chapter four

Mimics of Mind

THEORY, ABSTRACTION, AND ANALOGY are words used pejoratively by many writers, editors, and publishers, even in an age alternately sustained and menaced by the yield of theoretical physics. Yet theories provide a matrix for much of scientific knowledge. And whatever less committal synonym we may choose (principle, explanation, concept, generalization, for instance), theory is what we really demand of science when we apply why to our questions about Nature.

Abstractions, in turn, are what theories really deal in: when we compare six apples with six oranges, we divide or square or multiply the numbers, the abstractions-- not the pits or rinds. The old cliché about not comparing apples and oranges is (to tweak if not mix a metaphor) a lot boloney if we're talking about numbers. "How many apples will you give me for two or oranges?" A good test of a valid abstraction is to ask: does it survive if we shift it to a new set of parochial conditions? The ninety-degree angle-- the abstraction-- made by the edges of a table top does not depend on oak or maple; it can be formed of brass, or asphalt, or two streaks of chalk.

The analogy has its intellectual justification in the first axiom of geometry: things equal to the same things are equal to each other. Things dependent upon the same abstractions are analogs of each other!

Analogy can show us what a theory does , but not what a theory is . Nor does analogy provide a rigorous test of a theory's applicability to a problem. Analogy can't serve as substitutes for the experiment, in other words. Nonetheless, analogies often reveal a theory's implications. They also help connect abstractions to some concrete reality; they often put us in a position to grasp the main idea of a theory with our intuition. The analogy can also expose a subject and show important consequences of a theory, even to those who do not know the strange language of the theory. The analogy can put the theory to work on a human being's familiar ground-- experience. It is by way of the analogy that I shall introduce the reader to hologramic theory.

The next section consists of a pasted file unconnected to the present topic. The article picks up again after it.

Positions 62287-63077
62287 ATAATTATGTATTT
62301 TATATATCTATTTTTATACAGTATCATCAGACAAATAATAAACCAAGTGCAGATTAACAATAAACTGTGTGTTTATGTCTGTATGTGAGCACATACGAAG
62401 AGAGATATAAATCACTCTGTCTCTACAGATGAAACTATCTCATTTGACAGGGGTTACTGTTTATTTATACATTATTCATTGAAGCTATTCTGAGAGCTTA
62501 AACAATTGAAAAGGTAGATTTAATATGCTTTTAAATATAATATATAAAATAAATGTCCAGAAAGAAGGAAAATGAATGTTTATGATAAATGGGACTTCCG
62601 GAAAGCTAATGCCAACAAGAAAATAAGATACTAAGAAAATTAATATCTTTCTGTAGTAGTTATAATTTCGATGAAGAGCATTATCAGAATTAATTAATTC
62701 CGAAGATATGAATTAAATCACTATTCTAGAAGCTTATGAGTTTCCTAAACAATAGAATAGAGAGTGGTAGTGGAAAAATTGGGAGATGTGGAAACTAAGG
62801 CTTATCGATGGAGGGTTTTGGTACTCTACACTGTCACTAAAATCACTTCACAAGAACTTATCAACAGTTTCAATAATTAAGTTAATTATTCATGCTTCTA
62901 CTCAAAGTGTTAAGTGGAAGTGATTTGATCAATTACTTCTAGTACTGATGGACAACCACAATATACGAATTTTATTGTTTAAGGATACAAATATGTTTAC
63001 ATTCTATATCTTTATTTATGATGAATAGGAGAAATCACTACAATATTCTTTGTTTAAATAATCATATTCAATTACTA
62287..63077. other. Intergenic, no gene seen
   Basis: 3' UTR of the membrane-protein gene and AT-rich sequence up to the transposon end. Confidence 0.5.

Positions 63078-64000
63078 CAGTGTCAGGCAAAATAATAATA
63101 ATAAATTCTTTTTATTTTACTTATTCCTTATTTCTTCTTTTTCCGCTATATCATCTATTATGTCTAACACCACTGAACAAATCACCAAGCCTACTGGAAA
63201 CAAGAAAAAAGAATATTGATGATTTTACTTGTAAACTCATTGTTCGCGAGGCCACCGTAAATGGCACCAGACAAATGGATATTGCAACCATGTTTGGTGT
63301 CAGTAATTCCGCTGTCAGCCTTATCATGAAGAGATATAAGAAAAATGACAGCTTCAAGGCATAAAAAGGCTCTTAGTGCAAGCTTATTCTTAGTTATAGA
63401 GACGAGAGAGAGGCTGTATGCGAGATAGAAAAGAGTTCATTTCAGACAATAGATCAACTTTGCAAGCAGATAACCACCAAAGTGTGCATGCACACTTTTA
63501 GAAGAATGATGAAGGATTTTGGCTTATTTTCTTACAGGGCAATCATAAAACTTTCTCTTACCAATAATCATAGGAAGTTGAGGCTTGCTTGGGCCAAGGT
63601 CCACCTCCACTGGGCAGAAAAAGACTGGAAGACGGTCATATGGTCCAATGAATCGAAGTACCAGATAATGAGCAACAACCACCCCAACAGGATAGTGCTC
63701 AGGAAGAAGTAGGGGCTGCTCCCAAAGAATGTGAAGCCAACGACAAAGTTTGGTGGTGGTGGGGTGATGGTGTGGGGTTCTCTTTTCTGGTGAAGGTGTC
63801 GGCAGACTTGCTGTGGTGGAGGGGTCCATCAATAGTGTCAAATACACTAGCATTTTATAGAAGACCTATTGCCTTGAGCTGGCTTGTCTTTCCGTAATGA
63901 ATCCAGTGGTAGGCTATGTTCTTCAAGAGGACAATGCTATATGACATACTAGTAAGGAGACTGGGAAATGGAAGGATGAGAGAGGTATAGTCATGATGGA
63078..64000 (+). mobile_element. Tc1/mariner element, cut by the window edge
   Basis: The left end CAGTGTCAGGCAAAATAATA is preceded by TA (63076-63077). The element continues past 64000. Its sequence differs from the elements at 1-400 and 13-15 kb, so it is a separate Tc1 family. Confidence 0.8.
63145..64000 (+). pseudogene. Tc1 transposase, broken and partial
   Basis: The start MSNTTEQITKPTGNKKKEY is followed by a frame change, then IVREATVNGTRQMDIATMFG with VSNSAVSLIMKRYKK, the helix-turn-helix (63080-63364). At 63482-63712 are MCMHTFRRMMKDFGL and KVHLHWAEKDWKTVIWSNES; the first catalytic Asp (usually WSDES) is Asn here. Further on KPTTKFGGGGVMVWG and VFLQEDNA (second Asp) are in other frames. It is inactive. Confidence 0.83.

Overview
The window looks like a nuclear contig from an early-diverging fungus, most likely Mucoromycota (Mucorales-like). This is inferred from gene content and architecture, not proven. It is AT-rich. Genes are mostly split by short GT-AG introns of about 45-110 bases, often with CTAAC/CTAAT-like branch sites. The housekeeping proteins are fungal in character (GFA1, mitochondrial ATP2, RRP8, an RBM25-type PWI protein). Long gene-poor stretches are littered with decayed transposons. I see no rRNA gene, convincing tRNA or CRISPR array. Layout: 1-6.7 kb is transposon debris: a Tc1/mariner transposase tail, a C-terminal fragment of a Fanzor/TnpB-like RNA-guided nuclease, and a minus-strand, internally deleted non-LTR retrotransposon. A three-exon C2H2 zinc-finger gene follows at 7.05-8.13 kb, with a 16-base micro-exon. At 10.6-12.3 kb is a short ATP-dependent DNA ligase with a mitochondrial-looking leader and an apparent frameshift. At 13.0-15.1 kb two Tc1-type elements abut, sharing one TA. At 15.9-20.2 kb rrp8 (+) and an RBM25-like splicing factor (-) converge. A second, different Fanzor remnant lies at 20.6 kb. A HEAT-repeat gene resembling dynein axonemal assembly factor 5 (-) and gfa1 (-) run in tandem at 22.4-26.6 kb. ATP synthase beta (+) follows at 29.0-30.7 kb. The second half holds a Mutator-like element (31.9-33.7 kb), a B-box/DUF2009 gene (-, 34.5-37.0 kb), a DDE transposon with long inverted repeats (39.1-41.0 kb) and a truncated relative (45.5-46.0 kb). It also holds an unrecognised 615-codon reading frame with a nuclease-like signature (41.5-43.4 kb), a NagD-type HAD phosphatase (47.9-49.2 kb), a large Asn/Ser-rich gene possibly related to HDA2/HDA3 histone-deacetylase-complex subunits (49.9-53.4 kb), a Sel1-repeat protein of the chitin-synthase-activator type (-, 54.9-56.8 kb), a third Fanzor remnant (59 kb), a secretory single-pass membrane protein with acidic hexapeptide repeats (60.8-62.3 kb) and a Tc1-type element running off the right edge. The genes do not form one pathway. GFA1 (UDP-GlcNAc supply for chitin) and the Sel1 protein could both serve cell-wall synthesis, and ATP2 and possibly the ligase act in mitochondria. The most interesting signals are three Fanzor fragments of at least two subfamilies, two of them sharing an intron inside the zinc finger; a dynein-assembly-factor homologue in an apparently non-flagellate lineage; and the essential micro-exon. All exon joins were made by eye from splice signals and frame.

The hologram is not a phenomenon of light, per se, but of waves; in theory, any waves or wavelike events. I've already mentioned acoustical holograms. X-ray holograms, microwave holograms, and electron holograms also exist, as do "computer" holograms, which are holograms constructed from mathematical equations and reconstructed by the computer; holograms, in other words, of objects comprised of pure thought.

The same kinds of equations can describe holograms of all sorts. And the very same phase code can exist simultaneously in several different media. Take acoustical holograms, for instance. The acoustical holographer produces his hologram by transmitting sound waves through an object. (Solids transmit sound as shock vibrations, as, for example, knocks on a door.) He records the interference patterns with a microphone and displays his hologram on a television tube. Sound waves cannot stimulate the light receptors in our retinas. Thus we would not be able to "see" what a sonic wave would reconstruct. But the acoustical holographer can still present the scene to us by making a photograph of the hologram on the TV tube. Then, by shining a laser through the photograph, he reconstructs optically-- and therefore visibly-- the images he originally holographed by sound.